Regarding the survey, unfortunately I was not able to deepen all the topics related to pasta purchasing habits during Covid-19 (e.g. purchasing channels or delivery services). The survey would have lasted too much. Thanks for suggesting Reddit, I will check it out.

Thank you for the english: I am still learning, therefore sorry for my english mistakes!

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What are the, ‘Jewish,’ pastas? Just curious…

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Egg noodles? Or maybe bowties for kasha varnishkes.

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Israeli couscous would probably qualify…

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I haven’t done the survey, mostly because you give no idea how many questions there are or how long it will take.

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It’s not that long, pretty straight forward. Go ahead take it :wink:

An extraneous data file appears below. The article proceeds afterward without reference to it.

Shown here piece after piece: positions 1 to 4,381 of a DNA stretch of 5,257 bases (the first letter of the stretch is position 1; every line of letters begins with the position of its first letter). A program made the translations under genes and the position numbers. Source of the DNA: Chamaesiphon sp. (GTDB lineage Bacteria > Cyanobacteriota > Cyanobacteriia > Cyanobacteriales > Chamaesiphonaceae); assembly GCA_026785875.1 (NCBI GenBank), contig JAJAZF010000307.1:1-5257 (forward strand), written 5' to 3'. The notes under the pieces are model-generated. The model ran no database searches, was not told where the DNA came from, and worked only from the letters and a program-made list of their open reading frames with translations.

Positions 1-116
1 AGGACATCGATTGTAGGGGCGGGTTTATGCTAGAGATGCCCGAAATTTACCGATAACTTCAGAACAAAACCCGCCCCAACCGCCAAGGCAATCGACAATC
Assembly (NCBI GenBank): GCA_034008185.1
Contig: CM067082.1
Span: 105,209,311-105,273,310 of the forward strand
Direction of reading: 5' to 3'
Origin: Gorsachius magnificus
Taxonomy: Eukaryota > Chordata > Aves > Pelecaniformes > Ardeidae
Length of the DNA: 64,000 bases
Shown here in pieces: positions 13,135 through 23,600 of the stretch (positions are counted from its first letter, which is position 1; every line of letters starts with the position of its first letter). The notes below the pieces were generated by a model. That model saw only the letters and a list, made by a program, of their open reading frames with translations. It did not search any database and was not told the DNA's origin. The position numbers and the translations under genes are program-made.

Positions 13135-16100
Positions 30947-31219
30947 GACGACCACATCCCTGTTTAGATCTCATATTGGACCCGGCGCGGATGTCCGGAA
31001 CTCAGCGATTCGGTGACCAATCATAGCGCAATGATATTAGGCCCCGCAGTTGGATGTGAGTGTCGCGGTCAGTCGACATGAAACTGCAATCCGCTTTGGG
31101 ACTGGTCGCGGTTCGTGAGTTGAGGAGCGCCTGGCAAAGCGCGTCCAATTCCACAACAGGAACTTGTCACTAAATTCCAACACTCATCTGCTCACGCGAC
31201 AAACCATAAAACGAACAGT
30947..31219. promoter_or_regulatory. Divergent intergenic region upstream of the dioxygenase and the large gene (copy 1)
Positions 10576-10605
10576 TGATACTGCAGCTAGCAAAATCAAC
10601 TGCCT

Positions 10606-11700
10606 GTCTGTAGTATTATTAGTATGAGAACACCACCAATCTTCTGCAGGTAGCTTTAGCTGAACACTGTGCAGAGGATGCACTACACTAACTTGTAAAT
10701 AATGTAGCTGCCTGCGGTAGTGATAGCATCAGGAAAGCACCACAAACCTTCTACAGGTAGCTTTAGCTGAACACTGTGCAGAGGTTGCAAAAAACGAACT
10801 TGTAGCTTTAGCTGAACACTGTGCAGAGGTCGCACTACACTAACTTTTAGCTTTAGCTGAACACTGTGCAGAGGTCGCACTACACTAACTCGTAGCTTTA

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Hello Evelyn! The survey takes about 10 minutes. Thank you

Like Auspicious, I was also very  impressed with the survey, in terms of its thoroughness (even without knowing exactly what you expect/hope to learn from the survey and its analysis) and the objectivity of your questions. Usually, I stop completing surveys like this part of the way through them, because I get too annoyed by being expected to provide answers that “fit” the survey-taker’s theory/position, but don’t fit the answers I can honestly give.:slightly_smiling_face: And fwiw, with respect to you mentioning what you consider your lack of fluency in English, and whatever it’s like in day-to-day conversation, I found nothing at all  “questionable” about the language of your survey questions; I would not have thought they were written by a non-native English speaker.